Maintaining Trust in the Canon Brand
Vol.1 Pursuing autofocus capable of tracking birds' eyes
Imagine you’ve captured the perfect shot of your child at a school sports day, a dog running across an open field of grass or a cat enthralled with its favorite toy—only to find out later that your photo is out of focus.
“What did I do wrong?” you wonder, before admitting defeat and resolving to work on improving your technique.
Fortunately, advances have been made recently that make it much easier for users to get the perfect shot in such situations. Modern digital cameras feature autofocus (AF) that not only automatically follows ordinary moving subjects, but also those that move with great speed.
Birds—the ultimate challenge for autofocus
Canon cameras have long been able to detect and maintain focus on moving human subjects.
Yet the company has continued to push new boundaries, pursing new evolutions in camera technology so that users can take the exact photo they want to. With this goal in mind, Canon aimed to develop AF technology that can automatically focus on and follow dogs, cats and birds. But it didn’t stop there—Canon also strove to achieve AF that can remain focused on subjects as small as a bird’s eye.
In order to develop AF that continues to track the eyes of dogs, cats and birds, AI first had to be ‘trained’ to recognize when they were viewing such subjects.
Even among these fast-moving subjects, birds are especially difficult to detect, due to the overwhelming variety of species as well as their uniquely significant changes in shape and size.
Consider, for example, the differences between swans, which are large, white birds with long necks, or flamingos, which have incredibly long legs, as well as various other birds with huge beaks. Not only that, the form and posture of birds vary greatly depending on whether they're resting on a tree branch, getting in position to take flight, flapping their wings or simply gliding through the air.
In order for cameras to detect such a difficult subject, a vast amount of data is required.
Every bird, every form
The first step to making AI recognize birds and detect them with high accuracy is to gather a large variety of images of birds.
Canon poured through encyclopedias of birds, collecting images of various species of birds in positions including resting, in flight, and with wings spread.
Another challenge was striking the right balance in teaching the AI to distinguish between what is and is not a bird.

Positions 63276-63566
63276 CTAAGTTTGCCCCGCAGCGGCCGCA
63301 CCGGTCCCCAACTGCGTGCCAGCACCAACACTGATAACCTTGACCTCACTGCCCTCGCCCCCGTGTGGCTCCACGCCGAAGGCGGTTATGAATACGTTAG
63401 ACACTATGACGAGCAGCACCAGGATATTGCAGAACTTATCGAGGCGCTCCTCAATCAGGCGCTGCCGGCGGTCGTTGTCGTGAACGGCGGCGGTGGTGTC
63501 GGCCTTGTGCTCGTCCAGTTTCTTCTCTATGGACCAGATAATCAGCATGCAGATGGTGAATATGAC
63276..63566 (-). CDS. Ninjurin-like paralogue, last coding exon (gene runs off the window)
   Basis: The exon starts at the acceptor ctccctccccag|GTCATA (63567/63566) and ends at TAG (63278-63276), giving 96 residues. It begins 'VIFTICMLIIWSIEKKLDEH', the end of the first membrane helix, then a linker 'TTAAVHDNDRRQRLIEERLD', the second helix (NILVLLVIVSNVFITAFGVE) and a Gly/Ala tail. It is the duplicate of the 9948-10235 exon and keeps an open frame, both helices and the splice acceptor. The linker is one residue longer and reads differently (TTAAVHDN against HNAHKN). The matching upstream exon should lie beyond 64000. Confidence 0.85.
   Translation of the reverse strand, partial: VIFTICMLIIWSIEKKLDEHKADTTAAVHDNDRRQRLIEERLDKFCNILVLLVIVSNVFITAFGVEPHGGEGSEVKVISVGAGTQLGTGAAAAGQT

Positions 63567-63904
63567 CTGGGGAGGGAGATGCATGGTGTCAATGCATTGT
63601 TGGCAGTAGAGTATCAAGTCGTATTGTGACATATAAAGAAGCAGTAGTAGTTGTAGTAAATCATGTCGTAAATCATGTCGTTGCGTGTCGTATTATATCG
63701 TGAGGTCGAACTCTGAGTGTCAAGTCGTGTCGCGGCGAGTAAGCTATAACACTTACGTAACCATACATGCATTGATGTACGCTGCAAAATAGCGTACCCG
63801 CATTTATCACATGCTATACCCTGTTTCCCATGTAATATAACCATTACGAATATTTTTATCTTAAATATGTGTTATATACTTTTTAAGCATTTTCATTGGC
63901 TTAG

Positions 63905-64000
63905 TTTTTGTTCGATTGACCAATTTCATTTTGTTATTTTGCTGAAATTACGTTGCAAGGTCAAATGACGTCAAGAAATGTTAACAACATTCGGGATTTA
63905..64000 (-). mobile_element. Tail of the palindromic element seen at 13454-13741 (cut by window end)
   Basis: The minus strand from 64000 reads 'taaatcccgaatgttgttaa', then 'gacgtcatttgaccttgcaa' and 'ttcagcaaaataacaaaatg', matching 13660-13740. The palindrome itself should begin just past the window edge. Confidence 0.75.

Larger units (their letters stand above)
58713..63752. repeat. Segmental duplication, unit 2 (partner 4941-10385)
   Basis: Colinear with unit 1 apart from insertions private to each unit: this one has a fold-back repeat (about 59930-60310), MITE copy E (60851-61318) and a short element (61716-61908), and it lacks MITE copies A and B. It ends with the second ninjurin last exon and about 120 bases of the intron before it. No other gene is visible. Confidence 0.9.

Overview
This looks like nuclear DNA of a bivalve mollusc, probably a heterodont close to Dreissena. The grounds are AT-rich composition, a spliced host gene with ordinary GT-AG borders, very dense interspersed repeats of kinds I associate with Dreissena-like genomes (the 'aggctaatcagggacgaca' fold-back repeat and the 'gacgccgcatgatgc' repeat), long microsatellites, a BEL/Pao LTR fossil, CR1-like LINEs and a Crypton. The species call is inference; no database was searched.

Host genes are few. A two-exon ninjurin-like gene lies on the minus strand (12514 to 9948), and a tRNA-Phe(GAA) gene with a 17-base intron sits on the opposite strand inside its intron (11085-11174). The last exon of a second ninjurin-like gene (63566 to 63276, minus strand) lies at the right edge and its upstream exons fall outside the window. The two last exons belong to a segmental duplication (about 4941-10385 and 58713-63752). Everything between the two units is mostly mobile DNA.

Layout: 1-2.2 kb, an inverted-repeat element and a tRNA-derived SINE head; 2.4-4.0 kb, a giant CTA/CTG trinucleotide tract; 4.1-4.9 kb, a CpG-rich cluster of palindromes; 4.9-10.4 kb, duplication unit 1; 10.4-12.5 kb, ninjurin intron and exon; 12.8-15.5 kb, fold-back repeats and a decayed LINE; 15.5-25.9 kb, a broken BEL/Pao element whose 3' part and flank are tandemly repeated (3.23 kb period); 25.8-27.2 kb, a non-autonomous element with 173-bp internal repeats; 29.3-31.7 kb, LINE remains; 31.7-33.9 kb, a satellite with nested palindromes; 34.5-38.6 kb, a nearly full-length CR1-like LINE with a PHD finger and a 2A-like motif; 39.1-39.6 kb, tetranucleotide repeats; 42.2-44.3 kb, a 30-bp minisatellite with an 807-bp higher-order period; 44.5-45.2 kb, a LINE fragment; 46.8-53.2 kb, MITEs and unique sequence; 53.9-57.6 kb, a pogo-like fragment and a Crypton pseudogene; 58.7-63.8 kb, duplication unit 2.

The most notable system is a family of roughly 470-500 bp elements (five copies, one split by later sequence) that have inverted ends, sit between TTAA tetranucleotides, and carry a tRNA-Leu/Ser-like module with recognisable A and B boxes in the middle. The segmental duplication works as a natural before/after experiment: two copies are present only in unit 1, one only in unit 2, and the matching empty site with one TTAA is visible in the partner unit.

If the criteria is too strict, subjects that really are birds may not be recognized as such. But if conditions are too forgiving, things that are not birds may be mistaken for one, such as an outstretched human hand.
During development, all manner of subjects were mistakenly recognized as birds—including flowers, letters on signs and reflections of waterfowl on the surface of ponds and lakes. Such daily occurrences frequently caused headaches for engineers tasked with making adjustments.
In other tests, realistic stuffed toys or taxidermy bird of prey (such as hawks, eagles and owls) were placed on carts or rails and pushed past the camera at high speeds.
One by one, these mistakes resulting from discrepancies in human recognition and AI recognition were corrected, gradually forming an accurate and high-quality system that ensures users won’t miss opportunities to capture great photos.
Of course, this wasn’t the end of the development process. In fact, it was just the beginning of testing to further improve the quality of AF detection.
Making autofocus even better
The goal: AI that recognizes birds and automatically focuses on their eyes. In order to make possible this level of accuracy and quality, Canon’s quality evaluation department set out to capture photo after photo of real birds in all manner of places and positions. But could it actually be done?
To train their AI, engineers chose Kakegawa Kachouen bird sanctuary in Shizuoka Prefecture, southwest of Tokyo, as their primary testing site. The sanctuary is home to an incredible variety of birds including cranes, swans, penguins, peafowl and even majestic birds of prey such as hawks and owls, which are free to fly when and wherever they please, making the sanctuary an ideal environment for testing bird photography.
Unfortunately, things didn't go as smoothly as the engineers had hoped.
First, it can be difficult enough to properly frame a shot of the subjects. Even the camera testers, who are naturally experts at using the devices, required a lot of time to perfect the technology needed for bird photography.
Birds won't simply stop and pose for photographers in the easiest of positions. They might be distracted by a crow that wandered into view and fly off towards the forest, or a hawk may have just finished eating and sits still digesting its meal instead of taking flight. On some days, testers barely managed to get 15 minutes of quality photography time.
For several months, testers hauled heavy cameras and telephoto lenses to and from the sanctuary. In all, they succeeded in capturing tens of thousands of bird photos from countless different angles.
The many forms that these birds might take often made things incredibly difficult for developers. However, it’s thanks to developers overcoming these difficulties that the camera’s AF performance—and as a result, the images themselves, achieved such high levels of quality. Naturally, the high-precision AF system also proves its worth when shooting video, so photographers can rest assured that their camera will keep focusing on whichever bird they have in frame.
The dedication to perform countless tests in real and unforgiving conditions—all to realize a level of quality that would truly satisfy customers.
This determination to capture the best photo of even the most difficult subjects and deliver the greatest possible image is the spirit of Canon that is found in every product.